I don’t intend this to be a review, so I’ll just touch on the high points of the plot, as they apply to this post. The movie is about Gil (played by Owen Wilson), a successful Hollywood screenwriter turned aspiring novelist who regrets never living and writing literature in Paris. On a trip there with his fiance and her family, he finds that every night at midnight he can travel back in time to the 1920s, a time he yearns for as an ideal age. After various adventures with the literary and artistic elite of the time, including his idols F. Scott Fitzgerald and Hemingway, Gertrude Stein, Cole Porter, Picasso and many others, Gil realizes that everyone finds the present boring and longs for another time.

I’ll admit, I’m a little jealous of Gil being able to have his work reviewed by one of his historical idols (who wouldn’t be?!) And real-life quotes like Hemingway’s “No subject is terrible if the story is true, if the prose is clean and honest, and if it affirms courage and grace under pressure,” and “If you’re a writer, declare yourself the best writer,” make the movie relatable on a personal level.

But what makes it truly great is a strong theme of living in the past. Anyone who writes historical fiction can no doubt relate to this exchange:

One of the two over-the-top antagonists (I wish Allen had been a little more trusting of his audience and more subtle in their characterization) has one of the most poignant lines in the film, “Nostalgia is denial – denial of the painful present… the name for this denial is golden age thinking – the erroneous notion that a different time period is better than the one ones living in – it’s a flaw in the romantic imagination of those people who find it difficult to cope with the present.”

Is he right? Yes and no. I agree that yearning for the past is a way of dealing with a difficult present (if we didn’t have difficulties, what would we write about?), but I don’t think it’s a flaw. For some of us, it’s just the way our brains work. If wasn’t, there would be no historians and no record (romantic or otherwise) of what came before. I disagree that nostalgia is denial. It’s recognition that something in the past resonates with us more than the present. We can find ways of mining our love of the past to improve our present by incorporating the values or ways of life we feel our society has lost or is losing, or at the very least, capture them in our writing for future generations.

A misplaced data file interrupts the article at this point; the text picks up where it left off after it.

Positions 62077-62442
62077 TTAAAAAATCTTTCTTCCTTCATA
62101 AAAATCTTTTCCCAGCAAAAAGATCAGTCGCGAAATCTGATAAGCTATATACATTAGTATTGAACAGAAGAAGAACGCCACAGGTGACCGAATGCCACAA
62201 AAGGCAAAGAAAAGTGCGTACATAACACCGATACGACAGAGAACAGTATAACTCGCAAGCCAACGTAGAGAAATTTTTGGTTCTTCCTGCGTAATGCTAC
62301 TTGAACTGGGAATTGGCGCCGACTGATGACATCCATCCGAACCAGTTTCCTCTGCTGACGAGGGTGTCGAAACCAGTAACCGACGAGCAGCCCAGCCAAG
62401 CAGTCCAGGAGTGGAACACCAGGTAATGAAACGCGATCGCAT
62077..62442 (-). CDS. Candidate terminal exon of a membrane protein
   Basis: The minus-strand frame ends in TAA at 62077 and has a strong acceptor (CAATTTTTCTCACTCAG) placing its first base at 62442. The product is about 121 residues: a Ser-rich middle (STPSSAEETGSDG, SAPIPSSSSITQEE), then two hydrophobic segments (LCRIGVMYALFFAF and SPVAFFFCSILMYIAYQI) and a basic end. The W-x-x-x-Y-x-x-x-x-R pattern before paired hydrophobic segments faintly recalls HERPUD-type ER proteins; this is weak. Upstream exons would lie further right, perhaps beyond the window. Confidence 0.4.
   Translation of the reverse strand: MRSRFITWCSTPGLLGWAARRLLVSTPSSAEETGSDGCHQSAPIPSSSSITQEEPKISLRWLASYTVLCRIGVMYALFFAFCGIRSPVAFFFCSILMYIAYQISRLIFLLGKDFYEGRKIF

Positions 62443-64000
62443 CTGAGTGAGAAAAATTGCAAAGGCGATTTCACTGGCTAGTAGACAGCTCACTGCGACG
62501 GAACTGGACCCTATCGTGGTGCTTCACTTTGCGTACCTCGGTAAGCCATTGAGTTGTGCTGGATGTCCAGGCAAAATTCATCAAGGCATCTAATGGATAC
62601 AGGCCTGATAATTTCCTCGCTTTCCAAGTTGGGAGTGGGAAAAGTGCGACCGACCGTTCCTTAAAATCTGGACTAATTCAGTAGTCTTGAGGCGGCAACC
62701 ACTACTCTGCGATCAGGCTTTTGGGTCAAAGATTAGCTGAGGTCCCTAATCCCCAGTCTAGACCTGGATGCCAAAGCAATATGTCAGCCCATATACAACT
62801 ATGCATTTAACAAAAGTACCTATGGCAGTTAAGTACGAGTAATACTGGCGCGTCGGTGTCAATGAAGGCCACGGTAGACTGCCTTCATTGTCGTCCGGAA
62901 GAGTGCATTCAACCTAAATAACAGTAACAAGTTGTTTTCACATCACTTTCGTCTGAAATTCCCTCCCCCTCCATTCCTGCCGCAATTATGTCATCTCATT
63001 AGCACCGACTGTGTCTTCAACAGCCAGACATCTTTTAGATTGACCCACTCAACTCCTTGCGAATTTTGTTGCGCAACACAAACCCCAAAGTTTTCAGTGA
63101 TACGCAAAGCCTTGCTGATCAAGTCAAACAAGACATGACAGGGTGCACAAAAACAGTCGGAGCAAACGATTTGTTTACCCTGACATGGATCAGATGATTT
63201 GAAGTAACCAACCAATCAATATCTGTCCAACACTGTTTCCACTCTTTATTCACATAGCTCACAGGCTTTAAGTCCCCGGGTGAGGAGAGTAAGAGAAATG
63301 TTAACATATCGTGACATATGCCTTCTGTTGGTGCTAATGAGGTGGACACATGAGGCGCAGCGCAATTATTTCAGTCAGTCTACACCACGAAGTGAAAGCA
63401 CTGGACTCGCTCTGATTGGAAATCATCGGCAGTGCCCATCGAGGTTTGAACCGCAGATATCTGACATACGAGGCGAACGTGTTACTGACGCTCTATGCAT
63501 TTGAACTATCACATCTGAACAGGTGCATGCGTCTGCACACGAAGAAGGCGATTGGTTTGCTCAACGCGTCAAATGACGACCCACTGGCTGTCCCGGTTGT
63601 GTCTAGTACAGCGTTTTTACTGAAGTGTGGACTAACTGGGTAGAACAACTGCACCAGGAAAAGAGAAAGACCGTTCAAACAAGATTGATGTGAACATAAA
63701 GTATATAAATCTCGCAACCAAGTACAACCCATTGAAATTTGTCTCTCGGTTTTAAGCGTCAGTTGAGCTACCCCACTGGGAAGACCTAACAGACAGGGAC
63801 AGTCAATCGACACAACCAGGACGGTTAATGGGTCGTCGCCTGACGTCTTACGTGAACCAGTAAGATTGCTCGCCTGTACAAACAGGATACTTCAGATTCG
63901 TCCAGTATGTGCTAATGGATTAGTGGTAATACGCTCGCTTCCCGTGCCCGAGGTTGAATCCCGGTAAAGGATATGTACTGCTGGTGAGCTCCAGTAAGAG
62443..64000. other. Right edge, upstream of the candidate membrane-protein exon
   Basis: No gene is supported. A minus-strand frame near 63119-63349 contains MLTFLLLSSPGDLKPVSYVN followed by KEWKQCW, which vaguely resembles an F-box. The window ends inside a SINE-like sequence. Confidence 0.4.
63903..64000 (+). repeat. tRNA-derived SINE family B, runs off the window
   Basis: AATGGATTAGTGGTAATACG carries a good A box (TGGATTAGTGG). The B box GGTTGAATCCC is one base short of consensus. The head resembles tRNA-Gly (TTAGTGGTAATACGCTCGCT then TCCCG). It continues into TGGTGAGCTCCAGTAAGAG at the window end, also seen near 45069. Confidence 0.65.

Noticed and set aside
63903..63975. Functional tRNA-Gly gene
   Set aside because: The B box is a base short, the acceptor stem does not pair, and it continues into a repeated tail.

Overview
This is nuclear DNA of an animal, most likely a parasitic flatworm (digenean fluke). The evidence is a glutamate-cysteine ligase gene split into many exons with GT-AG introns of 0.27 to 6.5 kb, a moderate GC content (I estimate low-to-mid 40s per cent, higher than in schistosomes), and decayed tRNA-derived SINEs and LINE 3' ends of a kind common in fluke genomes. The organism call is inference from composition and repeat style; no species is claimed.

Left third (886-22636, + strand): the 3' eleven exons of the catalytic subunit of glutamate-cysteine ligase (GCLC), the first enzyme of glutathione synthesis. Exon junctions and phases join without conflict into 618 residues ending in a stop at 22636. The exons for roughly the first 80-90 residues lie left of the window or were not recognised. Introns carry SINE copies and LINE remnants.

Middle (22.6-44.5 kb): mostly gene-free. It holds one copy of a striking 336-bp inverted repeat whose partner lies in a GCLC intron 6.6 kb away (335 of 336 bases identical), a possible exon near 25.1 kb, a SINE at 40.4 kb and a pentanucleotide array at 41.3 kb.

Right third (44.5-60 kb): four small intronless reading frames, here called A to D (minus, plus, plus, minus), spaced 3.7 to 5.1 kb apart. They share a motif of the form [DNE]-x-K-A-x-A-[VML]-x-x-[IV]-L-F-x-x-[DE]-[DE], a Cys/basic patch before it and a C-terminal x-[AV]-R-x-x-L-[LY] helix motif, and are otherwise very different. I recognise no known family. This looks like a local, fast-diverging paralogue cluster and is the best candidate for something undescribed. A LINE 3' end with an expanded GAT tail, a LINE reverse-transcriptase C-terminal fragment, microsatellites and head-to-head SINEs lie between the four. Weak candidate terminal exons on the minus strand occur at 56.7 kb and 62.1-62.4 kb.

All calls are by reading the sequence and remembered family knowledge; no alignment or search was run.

Historical fiction serves a great purpose. It not only entertains and provides a means of escape, it educates about a bygone time in relatable ways history textbooks never can. Until time travel becomes more than fantasy, it’s the closest thing we’ve got.  We’re fortunate that history gives us such a rich tableau from which to draw in our writing.

By far my favorite scene is this one (I wish I could find a video clip for you):

Adriana: Let’s never go back to the ’20s!
Gil: What are you talking about?
Adriana: We should stay here. It’s the start of La Belle Époque! It’s the greatest, most beautiful era Paris has ever known.
Gil: Yeah, but about the ’20s, and the Charleston, and the Fitzgeralds, and the Hemingways? I mean, I love those guys.
Adriana: But it’s the present. It’s dull.
Gil: Dull? It’s not my present. I’m from 2010.
Adriana: What do you mean?
Gil: I dropped in on you the same way we’re dropping in on the 1890s.
Adriana: You did?
Gil: I was trying to escape my present the same way you’re trying to escape yours, to a golden age.
Adriana: Surely you don’t think the ’20s are a golden age!
Gil: Well, yeah. To me they are.
Adriana: But I’m from the ’20s, and I’m telling you the golden age is La Belle Époque.
Gil: And look at these guys. I mean, to them, their golden age was the Renaissance. You know, they’d trade Belle Époque to be painting alongside Titian and Michelangelo. And those guys probably imagined life was a lot better when Kublai Khan was around.
Adriana:  What are you talking about?
Gil: Adriana, if you stay here, and this becomes your present, then, pretty soon, you’ll start imagining another time was really your, you know, was really the golden time. That’s what the present is. That it’s a little unsatisfying, because life’s a little unsatisfying.

The key point here? No one is ever satisfied with the time in which they live. It’s possible to view the past through rose-colored glasses, but the present is seen with painful clarity. That’s exactly why historical fiction has a market. Everyone has a different point in time that is their escape.  Like Gil says about living in the past, if you read (or write) too much of one time period, you get comfortable with it and it gets boring, so you move on to another, seeking to fill a void created by the present. But for historical fiction writers, the past is the present, and that’s what sets us apart from other writers.

So what do you think? Have you seen Midnight in Paris? Did you like it? Can you relate to what I’ve said or do you think I’m totally crazy? Do you think living in the past is pointless or do you see some value in it?